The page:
How can you reduce risk when implementing agile development in your SDLC?
No matter how exhaustively you explain your product or service, people browsing your site will always have special questions or want to know about specific details. For that precise reason, it's important that you make your contact details easy to find and provide a way to get in touch.
In most cases the contact details appear at the top or bottom of the page. If your pages are particularly long or if you have only one very long page, it can be beneficial to make this contact information accessible in other ways. For example, it is possible to provide the information in a window that accompanies the user when scrolling down. Definitely consider this if your page is built using an infinite scroll!
Beyond making it easy for visitors and potential customers to get in touch with you, responding promptly (and with real answers, of course) is a big step to building trust. If you guarantee that you'll get back to them within a certain amount of time, wchether it's within 2 hours or 2 days, sharing this information lets customers know what to expect and adds to the transparency of your business.
Speaking of responding promptly, live chat is another way of demonstrating to visitors that you're real and available. Internet users are used to accessing information at any time, which is why it is not surprising that they expect quick, if not instant responses. After all, the internet itself is always on and always open for business!
If you implement live chat on your website, it's one of the most effective ways to connect with users and to give them the feeling that real, trustworthy people are working behind the scenes, especially in service-related industries. As with contact details, live chat should be easily accessible. Ideally, you can use a service like SnapEngage or Zopim that allows users to navigate from page to page of your site while chatting without being too intrusive or damaging the customer experience.
Imagine you're standing at a bus stop, telling a friend about your back pain. If a stranger would jumped in and asked “Can I help you? I’m a doctor, you can trust me!” you would probably react with some skepticism. But what if your friend said, "I went to a doctor was able to help me with my back pain"? It's far easier to overcome the skepticism and to display expertise when a trusted or known third party will vouch for a stranger's capabilities.
You can prove the reliability of your product or service by showing important references from key customers on your website. Displaying logos of customers, particularly those with a certain prominence and a positive image, can quickly convey your reliability and reassure potential customers. After all, that means well-known companies are already using your service or product.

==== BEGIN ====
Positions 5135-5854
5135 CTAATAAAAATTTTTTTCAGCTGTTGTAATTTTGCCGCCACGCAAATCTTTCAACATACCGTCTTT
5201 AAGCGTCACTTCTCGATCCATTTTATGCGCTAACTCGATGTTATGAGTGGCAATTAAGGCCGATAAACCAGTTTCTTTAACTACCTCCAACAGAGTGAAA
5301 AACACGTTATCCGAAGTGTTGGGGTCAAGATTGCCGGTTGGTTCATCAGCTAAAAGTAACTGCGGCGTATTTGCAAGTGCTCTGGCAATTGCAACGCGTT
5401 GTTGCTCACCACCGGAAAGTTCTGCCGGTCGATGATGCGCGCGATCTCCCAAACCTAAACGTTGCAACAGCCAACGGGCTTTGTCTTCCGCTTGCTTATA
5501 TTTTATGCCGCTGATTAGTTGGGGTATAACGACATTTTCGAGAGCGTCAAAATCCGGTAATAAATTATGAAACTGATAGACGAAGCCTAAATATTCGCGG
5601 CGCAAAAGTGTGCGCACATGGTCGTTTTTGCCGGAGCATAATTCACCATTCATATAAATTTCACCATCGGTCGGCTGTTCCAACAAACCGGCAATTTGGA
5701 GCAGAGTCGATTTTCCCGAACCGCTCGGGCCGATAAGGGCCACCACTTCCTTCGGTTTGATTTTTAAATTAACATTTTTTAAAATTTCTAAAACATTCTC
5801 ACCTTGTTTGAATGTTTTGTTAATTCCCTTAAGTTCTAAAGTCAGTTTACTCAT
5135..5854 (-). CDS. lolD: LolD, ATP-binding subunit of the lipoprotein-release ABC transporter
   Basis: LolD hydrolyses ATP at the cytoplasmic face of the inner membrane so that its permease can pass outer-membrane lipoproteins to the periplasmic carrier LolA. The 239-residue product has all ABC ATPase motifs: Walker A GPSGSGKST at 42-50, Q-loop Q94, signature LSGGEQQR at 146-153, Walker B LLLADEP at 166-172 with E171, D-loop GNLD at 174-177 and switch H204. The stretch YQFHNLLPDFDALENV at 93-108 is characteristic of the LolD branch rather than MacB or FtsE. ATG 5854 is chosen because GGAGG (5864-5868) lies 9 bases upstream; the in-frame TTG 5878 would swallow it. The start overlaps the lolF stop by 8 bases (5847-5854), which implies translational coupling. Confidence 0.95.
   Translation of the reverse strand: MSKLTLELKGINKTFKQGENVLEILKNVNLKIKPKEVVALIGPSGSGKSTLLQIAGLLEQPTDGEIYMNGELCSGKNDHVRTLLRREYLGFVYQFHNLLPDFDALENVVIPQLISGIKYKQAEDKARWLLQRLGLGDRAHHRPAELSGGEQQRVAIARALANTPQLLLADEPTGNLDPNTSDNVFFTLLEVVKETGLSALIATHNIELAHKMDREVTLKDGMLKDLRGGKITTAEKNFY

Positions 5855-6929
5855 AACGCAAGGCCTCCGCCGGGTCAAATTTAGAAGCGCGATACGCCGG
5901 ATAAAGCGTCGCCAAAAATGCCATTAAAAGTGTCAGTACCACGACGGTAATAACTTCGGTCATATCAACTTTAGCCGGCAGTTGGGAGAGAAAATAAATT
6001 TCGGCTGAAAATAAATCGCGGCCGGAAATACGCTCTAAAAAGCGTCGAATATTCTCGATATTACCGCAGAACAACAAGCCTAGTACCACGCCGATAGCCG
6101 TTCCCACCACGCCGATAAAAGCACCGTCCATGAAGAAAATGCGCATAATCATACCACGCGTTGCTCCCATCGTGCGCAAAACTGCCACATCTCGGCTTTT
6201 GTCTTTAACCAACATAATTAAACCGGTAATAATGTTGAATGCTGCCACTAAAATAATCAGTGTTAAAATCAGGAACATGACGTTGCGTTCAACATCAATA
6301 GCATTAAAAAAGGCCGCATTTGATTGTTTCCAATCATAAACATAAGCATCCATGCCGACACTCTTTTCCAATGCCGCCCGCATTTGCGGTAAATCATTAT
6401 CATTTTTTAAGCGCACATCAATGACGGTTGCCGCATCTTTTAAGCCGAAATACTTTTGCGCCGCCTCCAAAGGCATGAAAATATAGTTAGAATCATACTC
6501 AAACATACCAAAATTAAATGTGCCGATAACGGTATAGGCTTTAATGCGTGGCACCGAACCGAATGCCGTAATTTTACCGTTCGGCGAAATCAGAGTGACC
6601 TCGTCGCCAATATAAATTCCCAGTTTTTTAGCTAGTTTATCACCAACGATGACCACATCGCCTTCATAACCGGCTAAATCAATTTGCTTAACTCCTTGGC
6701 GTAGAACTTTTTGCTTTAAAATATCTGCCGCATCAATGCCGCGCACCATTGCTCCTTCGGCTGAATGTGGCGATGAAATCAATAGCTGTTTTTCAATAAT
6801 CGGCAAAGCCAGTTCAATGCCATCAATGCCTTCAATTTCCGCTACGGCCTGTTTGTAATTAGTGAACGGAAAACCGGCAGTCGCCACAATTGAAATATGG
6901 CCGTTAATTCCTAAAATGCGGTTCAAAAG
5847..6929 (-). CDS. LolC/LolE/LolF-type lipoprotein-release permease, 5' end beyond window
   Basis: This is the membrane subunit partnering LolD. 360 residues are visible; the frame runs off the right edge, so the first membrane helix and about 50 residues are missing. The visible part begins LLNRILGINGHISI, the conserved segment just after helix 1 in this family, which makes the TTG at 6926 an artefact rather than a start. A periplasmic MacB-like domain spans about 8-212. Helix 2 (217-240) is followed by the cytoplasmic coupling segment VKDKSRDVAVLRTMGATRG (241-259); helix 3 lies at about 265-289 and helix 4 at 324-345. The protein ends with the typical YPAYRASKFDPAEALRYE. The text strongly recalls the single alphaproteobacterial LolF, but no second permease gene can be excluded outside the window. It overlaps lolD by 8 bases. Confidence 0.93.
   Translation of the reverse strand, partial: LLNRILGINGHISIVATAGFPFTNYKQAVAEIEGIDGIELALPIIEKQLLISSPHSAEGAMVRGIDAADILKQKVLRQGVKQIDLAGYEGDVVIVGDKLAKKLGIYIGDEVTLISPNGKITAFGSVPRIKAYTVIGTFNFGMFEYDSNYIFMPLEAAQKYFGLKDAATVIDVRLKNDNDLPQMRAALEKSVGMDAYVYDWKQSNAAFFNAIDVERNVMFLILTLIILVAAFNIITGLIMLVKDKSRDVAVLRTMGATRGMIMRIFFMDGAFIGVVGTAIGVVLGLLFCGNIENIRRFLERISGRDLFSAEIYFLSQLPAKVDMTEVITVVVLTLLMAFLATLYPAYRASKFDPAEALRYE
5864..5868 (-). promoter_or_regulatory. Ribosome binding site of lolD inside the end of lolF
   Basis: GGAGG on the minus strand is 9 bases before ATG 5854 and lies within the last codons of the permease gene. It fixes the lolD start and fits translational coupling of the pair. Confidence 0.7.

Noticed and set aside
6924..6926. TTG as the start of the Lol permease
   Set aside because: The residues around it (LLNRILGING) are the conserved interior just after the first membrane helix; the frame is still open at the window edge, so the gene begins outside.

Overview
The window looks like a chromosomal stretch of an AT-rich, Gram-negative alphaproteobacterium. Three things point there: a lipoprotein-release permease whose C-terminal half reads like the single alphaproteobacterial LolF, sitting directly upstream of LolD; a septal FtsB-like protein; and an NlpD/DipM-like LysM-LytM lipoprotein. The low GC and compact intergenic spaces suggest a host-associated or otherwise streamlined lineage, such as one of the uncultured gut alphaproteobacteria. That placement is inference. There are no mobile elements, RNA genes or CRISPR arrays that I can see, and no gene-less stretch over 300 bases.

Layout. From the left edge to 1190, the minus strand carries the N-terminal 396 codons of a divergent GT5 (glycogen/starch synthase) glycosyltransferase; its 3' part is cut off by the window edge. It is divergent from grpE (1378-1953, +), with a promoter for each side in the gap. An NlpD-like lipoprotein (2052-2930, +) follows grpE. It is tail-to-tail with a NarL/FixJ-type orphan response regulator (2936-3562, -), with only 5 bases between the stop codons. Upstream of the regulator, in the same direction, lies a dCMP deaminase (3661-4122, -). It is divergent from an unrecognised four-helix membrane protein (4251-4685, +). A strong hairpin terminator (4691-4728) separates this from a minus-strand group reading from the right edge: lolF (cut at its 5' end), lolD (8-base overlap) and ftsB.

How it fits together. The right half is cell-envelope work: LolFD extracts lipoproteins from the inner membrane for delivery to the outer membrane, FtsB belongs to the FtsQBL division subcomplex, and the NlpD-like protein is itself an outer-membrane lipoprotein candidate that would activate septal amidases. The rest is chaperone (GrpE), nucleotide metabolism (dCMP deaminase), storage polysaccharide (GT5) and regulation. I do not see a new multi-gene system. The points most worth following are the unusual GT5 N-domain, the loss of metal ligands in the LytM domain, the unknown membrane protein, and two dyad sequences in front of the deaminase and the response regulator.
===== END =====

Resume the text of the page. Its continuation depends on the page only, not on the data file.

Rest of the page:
Still - be careful when including company logos. They should be placed in a spot where they'll be noticed, but not in the foreground. Your company should have first billing on your website. Your own products, services, and logo should be the focus, references should support your message and offering. Don't overshadow your website's design and your own company's corporate identity with the reference customer's logo colors and design.
If you decide to display logos from reputable news media, blogs, and review sites, the same rule applies. Use them intelligently and sparingly. You want to buttress your company's reputation, not confuse potential customers.
When visitors look at a list of reference customers' logos, they'll likely wonder what exact service or product you provided and how well it worked.
There are two ways to answer these natural questions: Include some customer quotes or testimonials to describe the collaboration and resulting benefits. You can also offer case studies that describe in detail how your company worked together with your customer. For example, take a look at test IO's case study with Tout, a mobile video platform. Case studies and testimonials allow potential customers to evaluate products or services in context and can lead to a quick decision about whether to get in touch (see point 1).
As simple and unnecessary as this advice might seem, there are sadly still many links on homepages that don’t work or lead the user nowhere. You can inspect these with tools like Google Webmaster or Screaming Frog's broken link checker.
Beyond this, you also want to check that your website's complete functionality is available on a broad set of device and browsers. For this, something like test IO's crowdtesting service allows you to get a large number of testers who check your site on many real devices.
The advantage of also using real humans to check your website is that even if a link isn't technically broken, the content of the page may have changed or it may not make sense anymore in the context of your site.
In general, it's important to remember that the way to gaining potential customers' trust is paved by many of these small steps. By using an unbiased crowd of testers, you can make sure you aren't losing that trust with any errors, problems, or mistakes on your website. It's one of the best ways to increase customer trust and make sure your company doesn't lose any potential customers.